A new study released by Maguire Associates shows that 85.1% of prospective first-year students would enroll in college classes if the institution enforced COVID-19 vaccine requirements. Non-white respondents would enroll at a slightly higher rate (87%) than white residents (83.8%) under these circumstances.
According to the survey, 93% of prospective students and 82% of transfer students preferred face-to-face or hybrid (face-to-face and online combined) learning models. Only 5% of prospective students and 16% of transfer students preferred a fully online learning experience.
The survey, which collected data from more than 18,000 respondents, hopes to inform decision-makers’ re-opening plans. Maguire Associates surveyed prospective first-year students, transfer students and parents of prospective students.
One major, undeniable issue emerged. Most students want face-to-face instruction. Getting a COVID-19 vaccine is not a problem for more than 8 out of 10 students. Nor would a vaccine requirement change their enrollment plans.
Prior to the pandemic, it was impossible to say how many students would prefer online learning over in-person options. The only data we had were enrollment numbers. During the pandemic, however, all students participated in online learning, and the results are in: most students don’t like it. In fact, they dislike it enough to change their plans when it is mandated.
The issue of virtual learning could be problematic for colleges that push online classes. That most students would prefer to do something else – including disenrolling – has serious implications for a business model that relies on online coursework. It effectively limits the number of students who would voluntarily take an online class.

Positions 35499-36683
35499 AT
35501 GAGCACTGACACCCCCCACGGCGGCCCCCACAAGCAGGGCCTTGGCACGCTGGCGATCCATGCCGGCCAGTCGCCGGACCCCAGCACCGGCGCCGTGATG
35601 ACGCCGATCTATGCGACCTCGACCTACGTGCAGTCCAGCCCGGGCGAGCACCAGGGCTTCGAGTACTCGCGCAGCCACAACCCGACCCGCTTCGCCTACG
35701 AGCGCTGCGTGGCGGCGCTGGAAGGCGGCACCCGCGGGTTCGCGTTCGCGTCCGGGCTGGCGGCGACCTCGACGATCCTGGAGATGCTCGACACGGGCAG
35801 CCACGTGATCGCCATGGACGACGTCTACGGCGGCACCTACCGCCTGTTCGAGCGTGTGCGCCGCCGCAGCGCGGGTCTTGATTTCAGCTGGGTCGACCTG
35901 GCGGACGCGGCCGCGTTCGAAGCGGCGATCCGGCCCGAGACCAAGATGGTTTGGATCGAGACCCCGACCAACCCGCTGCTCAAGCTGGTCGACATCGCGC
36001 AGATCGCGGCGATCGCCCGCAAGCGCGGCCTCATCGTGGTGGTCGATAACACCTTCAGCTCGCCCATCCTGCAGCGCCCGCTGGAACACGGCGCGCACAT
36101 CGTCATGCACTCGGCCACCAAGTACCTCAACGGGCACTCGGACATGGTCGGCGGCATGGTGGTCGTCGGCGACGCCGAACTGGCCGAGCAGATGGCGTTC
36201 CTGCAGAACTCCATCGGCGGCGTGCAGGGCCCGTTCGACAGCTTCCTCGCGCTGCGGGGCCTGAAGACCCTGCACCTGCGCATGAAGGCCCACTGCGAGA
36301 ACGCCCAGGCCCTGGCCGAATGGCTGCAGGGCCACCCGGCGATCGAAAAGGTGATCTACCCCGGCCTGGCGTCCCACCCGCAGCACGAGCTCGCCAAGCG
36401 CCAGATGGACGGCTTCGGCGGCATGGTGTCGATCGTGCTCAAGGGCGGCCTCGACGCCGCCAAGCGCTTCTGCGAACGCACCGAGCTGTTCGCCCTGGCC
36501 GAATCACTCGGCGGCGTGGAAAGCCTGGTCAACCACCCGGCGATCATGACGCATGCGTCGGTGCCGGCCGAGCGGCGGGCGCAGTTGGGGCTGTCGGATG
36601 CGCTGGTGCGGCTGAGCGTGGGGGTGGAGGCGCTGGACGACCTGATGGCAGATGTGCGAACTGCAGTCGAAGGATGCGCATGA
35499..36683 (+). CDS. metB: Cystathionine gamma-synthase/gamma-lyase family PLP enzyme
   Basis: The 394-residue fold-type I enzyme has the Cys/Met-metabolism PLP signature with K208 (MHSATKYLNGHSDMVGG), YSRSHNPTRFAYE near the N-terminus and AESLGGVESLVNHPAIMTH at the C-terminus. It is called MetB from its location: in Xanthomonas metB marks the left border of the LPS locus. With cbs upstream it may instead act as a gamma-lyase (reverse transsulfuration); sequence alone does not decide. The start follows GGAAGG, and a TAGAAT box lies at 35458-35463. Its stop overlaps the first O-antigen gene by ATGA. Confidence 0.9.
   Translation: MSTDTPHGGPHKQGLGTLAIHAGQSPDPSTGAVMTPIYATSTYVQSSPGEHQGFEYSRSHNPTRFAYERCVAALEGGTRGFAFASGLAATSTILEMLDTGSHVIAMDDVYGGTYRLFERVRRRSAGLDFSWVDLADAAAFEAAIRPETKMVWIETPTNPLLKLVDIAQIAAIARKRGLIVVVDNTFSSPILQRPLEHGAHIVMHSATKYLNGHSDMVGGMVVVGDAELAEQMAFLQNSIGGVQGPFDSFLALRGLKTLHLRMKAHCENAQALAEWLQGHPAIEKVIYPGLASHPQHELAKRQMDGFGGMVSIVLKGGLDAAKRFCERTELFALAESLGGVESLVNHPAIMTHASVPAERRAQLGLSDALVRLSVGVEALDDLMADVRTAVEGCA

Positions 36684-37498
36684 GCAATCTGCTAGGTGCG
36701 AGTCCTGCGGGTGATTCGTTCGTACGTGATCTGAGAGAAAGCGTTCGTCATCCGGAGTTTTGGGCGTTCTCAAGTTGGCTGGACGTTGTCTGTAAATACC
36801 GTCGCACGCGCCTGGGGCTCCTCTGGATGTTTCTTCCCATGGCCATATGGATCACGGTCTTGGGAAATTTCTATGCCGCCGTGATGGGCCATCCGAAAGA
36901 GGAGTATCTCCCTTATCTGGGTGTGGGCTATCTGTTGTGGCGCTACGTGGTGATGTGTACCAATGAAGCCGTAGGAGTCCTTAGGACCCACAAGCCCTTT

The survey results also indicate that vaccine-skepticism increases as household income decreases. That’s bad news for community colleges, where low-income students congregate. Students from low-income household are less likely to vaccinate, which will compromise WCC’s plan to conduct in-person learning.
Vaccine requirements may be only way to control spread
It is becoming clear that a return-to-campus plan must include vaccination information campaigns, vaccination requirements and vaccination opportunities. Informing students about the safety and effectiveness of the vaccines is only one step. Giving them an opportunity to get the COVID-19 shot is another. With new COVID-19 variants circling, vaccination and avoiding crowds is critical to controlling their spread.
Mandatory vaccination will prevent serious disease in those who contract it, and it can prevent the two worst outcomes – hospitalization and death – in most individuals. Re-opening campus in an environment that permits disease to circulate unchecked is not serving Washtenaw County or its students. Vaccine requirements may also be the only way to restore enrollment to pre-COVID-19 levels.
Photo Credit: University of Hawai’I West Oahu, via Flickr